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Wounds cut short duty in Vietnam

At about 4:40 a.m. Jan. 30, 1969, Sgt. Richard D. "Rick" Topolski was in the final hours of a leave back home before heading out on the first leg of his journey to Vietnam.

"We were home, and I was driving up to the intersection at Belmont Avenue and Sheridan Drive, when my car hit ice and we slid through it," Topolski said. "The passenger with me was another sergeant, Daniel Towne, from Newton Falls, near Watertown."

A Town of Tonawanda police officer drove the two young soldiers to Kenmore Mercy Hospital, where Topolski received a dozen stitches in his chin, and Towne was transferred to the Buffalo VA Hospital with a broken jaw.

Because Topolski's injuries were not serious, he was able to make his 9:30 flight later that morning to Fort Lewis in Washington State. He arrived in Vietnam on Feb. 4.

"At Kenmore Mercy, a Vietnamese doctor put in my stitches. Less than a week later, an Army medic removed the stitches in Cu Chi, Vietnam."

Though he found that ironic, the slash to Topolski's chin was nothing compared with the combat wounds he soon suffered.

The wounds halted his tour of duty, though not before he had seen his share of firefights serving with the 12th Infantry Division.

"Parrot's Peak," near the Cambodian border is one such fight he has not forgotten.

"We had intelligence of enemy activity. We got up at the break of dawn, got on a bunch of Huey helicopters and went on the mission.

"When we landed and the Hueys took off, we hadn't even gone 10 meters and walked into an L-shaped ambush. I ran and could see the dust coming up between my legs from machine gun fire. I went for a rice dike for cover. We started shooting back. The [lieutenant] called in the napalm, and after, tanks came in.

"We had a bunch of wounded, but no KIAs [killed in action]. Later we swept the area. Maybe 20 of the enemy were dead from everything we could see."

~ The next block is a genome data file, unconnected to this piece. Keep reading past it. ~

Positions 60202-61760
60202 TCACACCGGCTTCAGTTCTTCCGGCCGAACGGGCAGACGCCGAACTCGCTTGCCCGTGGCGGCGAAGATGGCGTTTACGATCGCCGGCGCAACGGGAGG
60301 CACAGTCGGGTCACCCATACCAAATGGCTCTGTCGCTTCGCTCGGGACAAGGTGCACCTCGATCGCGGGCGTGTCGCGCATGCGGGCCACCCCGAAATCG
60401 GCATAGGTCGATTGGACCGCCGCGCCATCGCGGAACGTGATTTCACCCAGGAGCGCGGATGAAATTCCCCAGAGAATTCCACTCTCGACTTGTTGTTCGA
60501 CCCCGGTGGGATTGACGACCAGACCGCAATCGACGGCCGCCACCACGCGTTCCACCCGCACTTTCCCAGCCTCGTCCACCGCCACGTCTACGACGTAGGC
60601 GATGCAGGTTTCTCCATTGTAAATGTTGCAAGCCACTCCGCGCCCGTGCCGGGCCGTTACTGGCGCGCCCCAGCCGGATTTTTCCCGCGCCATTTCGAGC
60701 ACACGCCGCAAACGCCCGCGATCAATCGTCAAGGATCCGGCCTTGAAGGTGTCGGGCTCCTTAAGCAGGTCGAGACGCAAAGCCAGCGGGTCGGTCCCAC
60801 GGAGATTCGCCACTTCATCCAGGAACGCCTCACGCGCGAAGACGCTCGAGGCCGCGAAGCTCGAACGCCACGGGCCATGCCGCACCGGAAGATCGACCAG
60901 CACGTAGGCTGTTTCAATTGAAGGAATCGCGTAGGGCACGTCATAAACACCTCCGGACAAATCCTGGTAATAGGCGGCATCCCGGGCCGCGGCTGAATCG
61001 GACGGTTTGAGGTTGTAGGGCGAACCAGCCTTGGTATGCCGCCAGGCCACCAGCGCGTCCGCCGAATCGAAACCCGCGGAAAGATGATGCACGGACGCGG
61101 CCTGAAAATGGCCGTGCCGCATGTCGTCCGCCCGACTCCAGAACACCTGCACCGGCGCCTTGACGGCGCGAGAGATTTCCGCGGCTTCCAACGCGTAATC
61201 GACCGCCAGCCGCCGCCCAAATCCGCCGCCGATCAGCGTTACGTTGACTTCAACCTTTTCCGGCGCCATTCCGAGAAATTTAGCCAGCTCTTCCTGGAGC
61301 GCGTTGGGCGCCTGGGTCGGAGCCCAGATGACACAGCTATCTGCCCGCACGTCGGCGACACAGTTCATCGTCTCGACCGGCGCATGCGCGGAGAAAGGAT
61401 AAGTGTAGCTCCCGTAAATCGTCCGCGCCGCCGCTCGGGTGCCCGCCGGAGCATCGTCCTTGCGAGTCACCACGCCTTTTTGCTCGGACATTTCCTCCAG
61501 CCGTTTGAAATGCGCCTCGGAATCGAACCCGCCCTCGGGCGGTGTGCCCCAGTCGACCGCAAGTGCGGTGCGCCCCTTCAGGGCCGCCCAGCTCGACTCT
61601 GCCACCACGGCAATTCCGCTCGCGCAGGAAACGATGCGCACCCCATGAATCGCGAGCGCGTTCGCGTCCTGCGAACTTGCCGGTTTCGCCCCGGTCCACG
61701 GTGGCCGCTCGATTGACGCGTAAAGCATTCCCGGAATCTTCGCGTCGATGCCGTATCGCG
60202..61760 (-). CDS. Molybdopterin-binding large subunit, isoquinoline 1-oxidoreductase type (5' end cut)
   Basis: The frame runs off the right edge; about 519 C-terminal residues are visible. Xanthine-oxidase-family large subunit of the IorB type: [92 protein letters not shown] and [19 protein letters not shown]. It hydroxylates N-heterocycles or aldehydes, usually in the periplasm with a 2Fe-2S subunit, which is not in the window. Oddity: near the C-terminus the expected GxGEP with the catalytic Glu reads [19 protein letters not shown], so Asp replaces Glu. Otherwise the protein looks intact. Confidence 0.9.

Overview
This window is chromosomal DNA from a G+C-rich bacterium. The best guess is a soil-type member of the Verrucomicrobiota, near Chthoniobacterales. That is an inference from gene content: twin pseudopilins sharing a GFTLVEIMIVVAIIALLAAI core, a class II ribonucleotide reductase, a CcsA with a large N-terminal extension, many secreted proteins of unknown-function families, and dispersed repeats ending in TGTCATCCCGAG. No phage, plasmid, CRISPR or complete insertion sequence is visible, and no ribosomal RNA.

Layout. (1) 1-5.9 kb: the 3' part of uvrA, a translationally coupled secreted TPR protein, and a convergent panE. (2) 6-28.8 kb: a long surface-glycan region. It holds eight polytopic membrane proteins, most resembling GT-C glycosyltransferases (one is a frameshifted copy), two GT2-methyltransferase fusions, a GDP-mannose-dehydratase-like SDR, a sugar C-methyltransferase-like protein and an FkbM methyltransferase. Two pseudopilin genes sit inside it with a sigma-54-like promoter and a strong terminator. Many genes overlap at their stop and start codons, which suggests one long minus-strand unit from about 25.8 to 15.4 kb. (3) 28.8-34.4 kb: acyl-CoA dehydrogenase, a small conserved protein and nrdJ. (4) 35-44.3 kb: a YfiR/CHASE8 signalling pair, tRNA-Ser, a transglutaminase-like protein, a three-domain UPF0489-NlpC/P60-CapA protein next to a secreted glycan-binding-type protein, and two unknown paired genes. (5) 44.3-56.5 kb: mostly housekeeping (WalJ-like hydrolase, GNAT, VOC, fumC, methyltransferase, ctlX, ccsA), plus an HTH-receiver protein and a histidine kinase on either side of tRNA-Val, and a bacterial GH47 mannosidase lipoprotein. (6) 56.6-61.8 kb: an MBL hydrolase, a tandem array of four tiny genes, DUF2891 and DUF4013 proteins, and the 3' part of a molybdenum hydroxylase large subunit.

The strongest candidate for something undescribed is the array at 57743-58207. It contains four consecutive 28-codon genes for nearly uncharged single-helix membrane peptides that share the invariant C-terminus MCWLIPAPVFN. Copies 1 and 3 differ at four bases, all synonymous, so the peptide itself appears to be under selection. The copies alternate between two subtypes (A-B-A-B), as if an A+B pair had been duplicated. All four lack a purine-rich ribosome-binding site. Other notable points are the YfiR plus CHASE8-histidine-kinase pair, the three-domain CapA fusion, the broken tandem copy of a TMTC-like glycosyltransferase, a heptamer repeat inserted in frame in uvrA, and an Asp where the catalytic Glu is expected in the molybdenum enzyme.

But the 20-year-old's war duties abruptly ended March 6, a day he was supposed to have off after working the night before on an ambush patrol.

"The [lieutenant] asked us to go check out the landing zone for the Hueys to see if there were booby traps. I went over to a water well, and I must have hit a pressure plate or trip wire, and the well blew up. Shrapnel got me in the neck, between the eyes, the chest and my left middle finger."

Slammed into the ground from the concussive force, Topolski remained conscious as a medic bandaged him. He was then placed on a stretcher that was strapped to the outside of bubble chopper and flown to a field hospital, where he passed out.

For the Topolski family, this was not the first time a member had been wounded in action.

William J. Topolski, Rick's dad, suffered a bullet wound to the left arm while fighting in France during WWII. And like his son, the father, an infantry scout, saw plenty of action, before returning home with a Purple Heart, a Combat Infantry Badge, plus two Bronze Stars.

Because of the severity of Rick's injuries -- doctors were unable to remove all of the shrapnel from his brain, neck and chest -- he was sent stateside to St. Albans Naval Hospital in Jamaica, Long Island, and discharged in August 1969.

During his hospital stay, the standout baseball and football player from Cardinal O'Hara High School said he experienced the greatest day of his life as a sports fan.

"A medic at St. Albans got tickets for Yankee Stadium to watch the Yankees retire Mickey Mantle's number. It was great," he said. "Mickey Mantle was greatest. What can I tell you?"

Back in the Town of Tonawanda, Topolski found work at the Chevrolet plant and continued there until 1998, when he suffered a stroke brought on by the shrapnel still in his brain.

He is now rated 100 percent disabled by the VA and is retired.

Married to the former Debbie Anna, he is known in the Tonawandas for his volunteer work at the annual summer Canal Fest, running the veterans booth and also serving in color guards at memorial events and funerals.

"Whenever I go to one of these services, I pin on the bar of my father's Purple Heart to my dress uniform. That way I always have my dad with me."


Richard D. "Rick" Topolski, 63

Hometown: Buffalo

Residence: Town of Tonawanda

Branch: Army

Rank: Sergeant

War zone: Vietnam War

Years of service: Drafted March 13, 1968 -- Aug. 19, 1969

Most prominent honors: Purple Heart, Combat Infantry Badge

Specialty: Infantry